Tell us a bit about your background and what brought you to Japan.
I work for Robert Walters Japan as an associate director in the contracts division. I manage three teams that cover massive parts of the market—basically everything non-IT related, but focused on non-permanent positions (haken, keiyaku, and shokai yotei haken, if you are interested in the Japanese terms). I grew up in Oklahoma and went to the University of Oklahoma, graduating with a degree in Professional Writing. I moved to Seattle for a couple years before coming to Japan, primarily as an opportunity to see the world and live in a culture that was as completely different as possible. I actually knew very little about Japan when I decided to move here, but that was part of the adventure.
Do you have any experience fighting prior to Executive Fight Night?
Zero, actually. I’ve played team sports throughout my life, and continue to do so today, but haven’t done anything like this since I was six years old doing Karate in Oklahoma. (Think that scene from Napoleon Dynamite. I can’t remember whether my teacher had American-flag pants or not). This was for something like three months before I got bored and quit.
Is this your first time participating in EFN? Why did you decide to step into the ring this year?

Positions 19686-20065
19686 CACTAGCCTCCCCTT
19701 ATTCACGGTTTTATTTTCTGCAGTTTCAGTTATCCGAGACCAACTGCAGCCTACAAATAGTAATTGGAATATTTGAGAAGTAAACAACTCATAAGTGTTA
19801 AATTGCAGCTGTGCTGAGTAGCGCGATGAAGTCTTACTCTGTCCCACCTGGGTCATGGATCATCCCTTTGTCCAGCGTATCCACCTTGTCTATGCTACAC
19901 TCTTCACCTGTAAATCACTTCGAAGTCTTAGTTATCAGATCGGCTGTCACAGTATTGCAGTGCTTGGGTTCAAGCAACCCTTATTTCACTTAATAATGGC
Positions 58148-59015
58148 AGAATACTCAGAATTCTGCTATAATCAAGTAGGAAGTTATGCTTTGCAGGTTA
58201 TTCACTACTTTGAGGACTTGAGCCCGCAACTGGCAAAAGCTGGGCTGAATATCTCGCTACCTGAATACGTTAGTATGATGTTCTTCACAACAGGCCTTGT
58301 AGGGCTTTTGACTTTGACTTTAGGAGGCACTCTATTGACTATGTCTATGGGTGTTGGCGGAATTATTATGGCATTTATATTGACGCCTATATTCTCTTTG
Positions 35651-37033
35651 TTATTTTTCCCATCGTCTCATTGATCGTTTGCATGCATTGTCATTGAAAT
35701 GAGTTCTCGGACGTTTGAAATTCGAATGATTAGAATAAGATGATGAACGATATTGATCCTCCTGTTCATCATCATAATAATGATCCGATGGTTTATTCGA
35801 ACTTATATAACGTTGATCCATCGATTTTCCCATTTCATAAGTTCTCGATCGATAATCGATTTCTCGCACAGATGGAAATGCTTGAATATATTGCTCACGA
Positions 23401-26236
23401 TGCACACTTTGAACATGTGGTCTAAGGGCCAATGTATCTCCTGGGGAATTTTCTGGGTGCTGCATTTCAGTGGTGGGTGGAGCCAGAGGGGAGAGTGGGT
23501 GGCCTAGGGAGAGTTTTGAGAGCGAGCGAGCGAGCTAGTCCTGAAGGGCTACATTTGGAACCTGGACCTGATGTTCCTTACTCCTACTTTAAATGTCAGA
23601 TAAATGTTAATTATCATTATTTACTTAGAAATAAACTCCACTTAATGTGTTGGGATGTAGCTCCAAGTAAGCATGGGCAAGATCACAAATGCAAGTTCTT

I’ve known about it for a couple years, and one of my colleagues here at Robert Walters fought last year; but I never dreamed until recently that I’d be dumb enough to do the same thing. I wanted to attend last year, but I was traveling in the U.K. at the time. As to why … early midlife crisis Towards the end of last year, a couple of my colleagues started doing boxing training for fun and fitness. I had been playing basketball and doing a lot of running to stay in shape, but I can run for about 30 minutes before I get incredibly bored. Plus, I’ve done the FIT and 24-hour charity runs the last couple of years, and my legs had just about had it (shin splints, plantar fasciitis). I decided that boxing could be a really good way to up the fitness level, but get out of what was a boring routine. Punching things turned out to be very, very satisfying. My trainer was the first to suggest EFN, and once the idea wormed its way into my brain there was no going back. My competitive nature took over and led me here.
Tell us about your training for the fight. What were your expectations going in? How has the training differed from what you expected?
I do intense boxing training three days per week—twice with the EFN group and once with my personal instructor. The EFN training focuses on strength, fitness, and sparring, while I work on a lot more technique with my guy. He also has me doing some extra sparring and fitness work. It’s his personal mission to destroy me and rebuild me into the Six Million Dollar Man. I train on my own an additional two or three days per week. That varies between running, body weight exercises, and the gym.
The change to boxing from other sports was pretty jarring. I was in good shape, but not boxing shape. The intensity of the training was surprising. The closer we get to the fight, the higher the intensity level gets pushed. That’s partly the trainers, but also the fighters. When we spar, I can see the determination in everyone’s eyes. We’re here for the cause, but make no mistake … we want to win.